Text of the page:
Lemma 66.46.1. Let $S$ be a scheme. Let $f : X \to Y$ be a representable morphism of algebraic spaces over $S$. Then $f$ is finite locally free (in the sense of Section 66.3) if and only if $f$ is affine and the sheaf $f_*\mathcal{O}_ X$ is a finite locally free $\mathcal{O}_ Y$-module.

## 66.46 Finite locally free morphisms

We have already defined in Section 66.3 what it means for a representable morphism of algebraic spaces to be finite locally free.

**Proof.**
Assume $f$ is finite locally free (as defined in Section 66.3). This means that for every morphism $V \to Y$ whose source is a scheme the base change $f' : V \times _ Y X \to V$ is a finite locally free morphism of schemes. This in turn means (by the definition of a finite locally free morphism of schemes) that $f'_*\mathcal{O}_{V \times _ Y X}$ is a finite locally free $\mathcal{O}_ V$-module. We may choose $V \to Y$ to be surjective and étale. By Properties of Spaces, Lemma 65.26.2 we conclude the restriction of $f_*\mathcal{O}_ X$ to $V$ is finite locally free. Hence by Modules on Sites, Lemma 18.23.3 applied to the sheaf $f_*\mathcal{O}_ X$ on $Y_{spaces, {\acute{e}tale}}$ we conclude that $f_*\mathcal{O}_ X$ is finite locally free.

Conversely, assume $f$ is affine and that $f_*\mathcal{O}_ X$ is a finite locally free $\mathcal{O}_ Y$-module. Let $V$ be a scheme, and let $V \to Y$ be a surjective étale morphism. Again by Properties of Spaces, Lemma 65.26.2 we see that $f'_*\mathcal{O}_{V \times _ Y X}$ is finite locally free. Hence $f' : V \times _ Y X \to V$ is finite locally free (as it is also affine). By Spaces, Lemma 64.11.5 we conclude that $f$ is finite locally free (use Morphisms, Lemma 29.48.4 Descent, Lemmas 35.23.30 and 35.37.1). Thus we win. $\square$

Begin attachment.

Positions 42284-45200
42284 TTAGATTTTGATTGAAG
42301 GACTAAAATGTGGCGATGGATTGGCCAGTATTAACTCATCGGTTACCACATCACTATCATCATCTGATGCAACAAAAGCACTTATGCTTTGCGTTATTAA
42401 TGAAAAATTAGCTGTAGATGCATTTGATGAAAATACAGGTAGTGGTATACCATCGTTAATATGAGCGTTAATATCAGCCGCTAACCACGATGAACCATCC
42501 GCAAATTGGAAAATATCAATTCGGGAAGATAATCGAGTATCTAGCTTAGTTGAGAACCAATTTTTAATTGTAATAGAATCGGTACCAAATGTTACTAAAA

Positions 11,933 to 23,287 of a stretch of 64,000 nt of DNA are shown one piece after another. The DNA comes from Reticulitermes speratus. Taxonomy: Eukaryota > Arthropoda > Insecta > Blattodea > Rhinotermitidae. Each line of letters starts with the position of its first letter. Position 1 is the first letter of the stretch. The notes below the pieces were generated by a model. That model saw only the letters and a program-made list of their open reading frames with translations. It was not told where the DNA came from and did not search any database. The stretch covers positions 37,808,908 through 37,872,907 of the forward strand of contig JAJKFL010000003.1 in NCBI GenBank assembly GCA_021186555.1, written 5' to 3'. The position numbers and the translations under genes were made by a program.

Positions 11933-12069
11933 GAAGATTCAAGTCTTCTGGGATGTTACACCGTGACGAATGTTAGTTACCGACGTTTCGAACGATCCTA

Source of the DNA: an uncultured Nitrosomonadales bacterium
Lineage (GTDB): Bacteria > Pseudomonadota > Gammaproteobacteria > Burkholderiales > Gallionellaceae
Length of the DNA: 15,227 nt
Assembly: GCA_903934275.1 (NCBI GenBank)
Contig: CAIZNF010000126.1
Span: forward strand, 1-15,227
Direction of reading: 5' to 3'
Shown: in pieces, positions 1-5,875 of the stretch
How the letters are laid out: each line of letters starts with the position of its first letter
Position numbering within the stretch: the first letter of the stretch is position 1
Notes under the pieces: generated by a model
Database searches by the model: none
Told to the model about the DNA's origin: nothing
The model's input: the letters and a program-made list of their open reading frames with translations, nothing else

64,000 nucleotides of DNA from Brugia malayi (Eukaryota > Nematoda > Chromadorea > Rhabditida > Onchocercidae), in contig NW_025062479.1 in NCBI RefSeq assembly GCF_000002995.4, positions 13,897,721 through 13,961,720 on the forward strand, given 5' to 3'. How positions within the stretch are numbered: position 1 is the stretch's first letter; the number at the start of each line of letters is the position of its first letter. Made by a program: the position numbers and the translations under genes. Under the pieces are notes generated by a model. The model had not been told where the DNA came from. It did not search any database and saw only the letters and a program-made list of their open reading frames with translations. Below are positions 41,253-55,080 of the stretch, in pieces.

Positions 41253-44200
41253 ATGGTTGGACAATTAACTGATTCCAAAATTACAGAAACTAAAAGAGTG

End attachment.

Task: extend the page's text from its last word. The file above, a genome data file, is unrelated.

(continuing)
This clears the way for the following definition.

Definition 66.46.2. Let $S$ be a scheme. Let $f : X \to Y$ be a morphism of algebraic spaces over $S$. We say that $f$ is *finite locally free* if $f$ is affine and $f_*\mathcal{O}_ X$ is a finite locally free $\mathcal{O}_ Y$-module. In this case we say $f$ is has *rank* or *degree* $d$ if the sheaf $f_*\mathcal{O}_ X$ is finite locally free of rank $d$.

Lemma 66.46.3. Let $S$ be a scheme. Let $f : X \to Y$ be a morphism of algebraic spaces over $S$. The following are equivalent:

$f$ is representable and finite locally free,

$f$ is finite locally free,

there exists a scheme $V$ and a surjective étale morphism $V \to Y$ such that $V \times _ Y X \to V$ is finite locally free, and

there exists a Zariski covering $Y = \bigcup Y_ i$ such that each morphism $f^{-1}(Y_ i) \to Y_ i$ is finite locally free.

**Proof.**
It is clear that (1) implies (2) and that (2) implies (3) by taking $V$ to be a disjoint union of affines étale over $Y$, see Properties of Spaces, Lemma 65.6.1. Assume $V \to Y$ is as in (3). Then for every affine open $W$ of $V$ we see that $W \times _ Y X$ is an affine open of $V \times _ Y X$. Hence by Properties of Spaces, Lemma 65.13.1 we conclude that $V \times _ Y X$ is a scheme. Moreover the morphism $V \times _ Y X \to V$ is affine. This means we can apply Spaces, Lemma 64.11.5 because the class of finite locally free morphisms satisfies all the required properties (see Morphisms, Lemma 29.48.4 Descent, Lemmas 35.23.30 and 35.37.1). The conclusion of applying this lemma is that $f$ is representable and finite locally free, i.e., (1) holds.

The equivalence of (1) and (4) follows from the fact that being finite locally free is Zariski local on the target (the reference above shows that being finite locally free is in fact fpqc local on the target). $\square$

Lemma 66.46.4. The composition of finite locally free morphisms is finite locally free.

**Proof.**
Omitted.
$\square$

Lemma 66.46.5. The base change of a finite locally free morphism is finite locally free.

**Proof.**
Omitted.
$\square$

Lemma 66.46.6. Let $S$ be a scheme. Let $f : X \to Y$ be a morphism of algebraic spaces over $S$. The following are equivalent:

$f$ is finite locally free,

$f$ is finite, flat, and locally of finite presentation.

If $Y$ is locally Noetherian these are also equivalent to

$f$ is finite and flat.

**Proof.**
In each of the three cases the morphism is representable and you can check the property after base change by a surjective étale morphism $V \to Y$, see Lemmas 66.45.3, 66.46.3, 66.30.5, and 66.28.4. If $Y$ is locally Noetherian, then $V$ is locally Noetherian. Hence the result follows from the corresponding result in the schemes case, see Morphisms, Lemma 29.48.2.
$\square$

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